“Summertime” has been said to draw on the Yiddish lullaby “Lulinke lu-lu.” (According to Hollywood composer Bernard Hermann, Gershwin was concerned that audiences might find the tune too Jewish.) “It Ain’t Necessarily So” has been identified with a well-known nigun and claimed to be structured after a haftora. It’s been pointed out that one only need to shift tempo to find a resemblance between “It Takes a Long Pull to Get There” and “Havenu Shalom Aleichem.” But then, according to the klezmer Frank London, “the most facile of all fusion/synthesis musical equations is ‘Melody from culture A + Rhythm from culture B.’”
The radical klezmer Eve Sicular suggested that three other songs, “My Man’s Gone Now,” “Bess You Is My Woman Now” and “A Woman is a Sometime Thing” could all lend themselves to a “Yiddish sound.” In the late 1990s, both the Argentine clarinetist Giora Feidman and the Minnesota Klezmer Band put out albums reinterpreted Gershwin as a klezmer, including three of the afore mentions songs plus “There’s a Boat Dat’s Leavin’ Soon for New York.”
If indeed Gershwin appropriated African-American musical forms, “Porgy and Bess” was triumphantly reclaimed by Billie Holiday, Sidney Becht, Miles Davis, Louis Armstrong, Ella Fitzgerald, Nina Simone, and the Modern Jazz Quartet, to name a few. “The score,” as Ross notes, “invites considerable freedom of interpretation.” So why not that which has been most found objectionable, namely the book?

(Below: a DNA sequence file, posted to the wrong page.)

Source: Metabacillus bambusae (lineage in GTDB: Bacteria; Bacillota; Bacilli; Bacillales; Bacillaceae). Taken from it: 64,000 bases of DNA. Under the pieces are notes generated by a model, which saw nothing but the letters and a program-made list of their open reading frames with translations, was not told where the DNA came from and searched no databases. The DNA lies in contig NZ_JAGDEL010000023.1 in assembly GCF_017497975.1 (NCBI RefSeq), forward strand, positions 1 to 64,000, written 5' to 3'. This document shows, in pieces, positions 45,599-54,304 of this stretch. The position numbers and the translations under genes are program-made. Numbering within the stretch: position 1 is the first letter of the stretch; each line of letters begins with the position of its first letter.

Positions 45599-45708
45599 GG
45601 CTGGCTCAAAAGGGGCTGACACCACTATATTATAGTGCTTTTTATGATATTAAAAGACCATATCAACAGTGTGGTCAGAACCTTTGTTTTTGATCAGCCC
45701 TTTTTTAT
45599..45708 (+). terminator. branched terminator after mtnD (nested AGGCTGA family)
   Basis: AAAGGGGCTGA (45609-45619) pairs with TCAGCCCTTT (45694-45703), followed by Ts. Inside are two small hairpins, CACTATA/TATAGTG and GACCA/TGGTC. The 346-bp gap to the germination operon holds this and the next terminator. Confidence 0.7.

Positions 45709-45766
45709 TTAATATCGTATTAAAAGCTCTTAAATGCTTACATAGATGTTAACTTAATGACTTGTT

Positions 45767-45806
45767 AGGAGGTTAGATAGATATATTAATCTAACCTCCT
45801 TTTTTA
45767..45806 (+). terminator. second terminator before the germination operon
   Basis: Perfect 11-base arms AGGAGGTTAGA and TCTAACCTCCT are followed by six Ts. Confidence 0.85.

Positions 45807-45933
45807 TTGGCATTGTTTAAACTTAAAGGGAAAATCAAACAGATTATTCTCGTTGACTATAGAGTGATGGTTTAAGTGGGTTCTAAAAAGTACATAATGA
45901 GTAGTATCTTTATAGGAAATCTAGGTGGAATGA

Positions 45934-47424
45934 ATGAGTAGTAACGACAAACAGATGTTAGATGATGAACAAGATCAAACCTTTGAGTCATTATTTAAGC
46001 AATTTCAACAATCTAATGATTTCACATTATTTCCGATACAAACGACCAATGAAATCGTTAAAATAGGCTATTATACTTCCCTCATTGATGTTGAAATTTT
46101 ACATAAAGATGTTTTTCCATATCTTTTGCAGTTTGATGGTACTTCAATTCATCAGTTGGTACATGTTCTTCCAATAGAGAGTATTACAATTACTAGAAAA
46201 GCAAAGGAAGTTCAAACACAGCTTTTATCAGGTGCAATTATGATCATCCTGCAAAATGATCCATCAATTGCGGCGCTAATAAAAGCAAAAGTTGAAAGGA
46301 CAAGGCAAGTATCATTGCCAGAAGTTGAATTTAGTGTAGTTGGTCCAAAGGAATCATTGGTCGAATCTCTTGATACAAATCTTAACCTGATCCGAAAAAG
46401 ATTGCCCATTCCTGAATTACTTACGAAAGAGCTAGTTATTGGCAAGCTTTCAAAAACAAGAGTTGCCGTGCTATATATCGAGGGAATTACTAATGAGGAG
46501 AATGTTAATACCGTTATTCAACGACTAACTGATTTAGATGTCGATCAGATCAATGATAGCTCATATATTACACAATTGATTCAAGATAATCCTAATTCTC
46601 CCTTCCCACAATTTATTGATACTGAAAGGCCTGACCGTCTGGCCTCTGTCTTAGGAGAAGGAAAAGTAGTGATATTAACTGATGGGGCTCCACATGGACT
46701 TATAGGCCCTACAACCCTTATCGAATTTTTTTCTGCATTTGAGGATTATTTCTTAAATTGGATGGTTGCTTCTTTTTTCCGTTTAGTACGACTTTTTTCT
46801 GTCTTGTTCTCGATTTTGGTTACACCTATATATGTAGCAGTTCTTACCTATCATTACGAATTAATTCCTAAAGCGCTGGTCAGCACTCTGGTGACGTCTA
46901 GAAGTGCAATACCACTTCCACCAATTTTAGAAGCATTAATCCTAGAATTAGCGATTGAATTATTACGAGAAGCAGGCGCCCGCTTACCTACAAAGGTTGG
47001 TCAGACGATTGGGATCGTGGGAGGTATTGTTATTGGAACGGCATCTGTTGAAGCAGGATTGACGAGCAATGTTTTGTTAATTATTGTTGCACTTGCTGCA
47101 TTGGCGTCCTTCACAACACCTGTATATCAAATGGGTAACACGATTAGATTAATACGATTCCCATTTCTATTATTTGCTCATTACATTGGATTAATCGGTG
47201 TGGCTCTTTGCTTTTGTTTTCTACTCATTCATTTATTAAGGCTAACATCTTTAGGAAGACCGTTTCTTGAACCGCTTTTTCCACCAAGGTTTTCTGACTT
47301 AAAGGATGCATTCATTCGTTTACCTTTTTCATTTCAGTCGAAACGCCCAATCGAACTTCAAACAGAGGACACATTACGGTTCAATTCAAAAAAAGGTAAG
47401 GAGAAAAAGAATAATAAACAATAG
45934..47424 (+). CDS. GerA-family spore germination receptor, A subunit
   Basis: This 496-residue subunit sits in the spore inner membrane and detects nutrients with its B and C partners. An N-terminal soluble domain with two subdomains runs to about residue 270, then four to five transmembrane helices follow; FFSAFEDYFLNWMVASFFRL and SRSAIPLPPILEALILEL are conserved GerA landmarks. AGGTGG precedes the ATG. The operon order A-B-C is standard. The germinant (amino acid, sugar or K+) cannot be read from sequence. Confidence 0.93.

Theatrical estates are notoriously protective. Anne Bogart ran afoul of one when she directed an NYU production of the Rogers and Hammerstein musical “South Pacific” set in a VA hospital. Arthur Miller served another mid 1980s avant-garde production, the Wooster Group’s LSD, with a cease and desist letter for its incorporation of material from “The Crucible.”
Because it was initially feared that “Porgy and Bess” might be turned into a minstrel show it has long been stipulated that that only black actors can be cast. While this stricture arose out of concern that the opera might be staged in blackface, Cruse took an opposite position, asserting that, “No Negro singer, actor, or performer should ever submit to a role in this vehicle again. If white producers want to stage this folk-opera, it should be performed by white performers made up in blackface.”
Forget blackface, would it not be at least interesting to stage an experimental Yiddish-inflected “Porgy and Bess,” set to a bulgar backbeat in the underworld milieu of Babel’s Odessa? The two Sportin’ Life songs, “It Ain’t Necessarily So” and “There’s a Boat,” would immediately take on whole other meanings. I asked the musicologist, historian and klezmer revival pioneer Henry Sapoznik if it were possible to produce a klezmerized “Porgy and Bess.” “That it can be done goes without saying,” he replied. “That it hadn’t been done speaks to taste and restraint.”
Point taken but, as the song says, it ain’t necessarily so—even though, as things stand, it would be impossible to find out.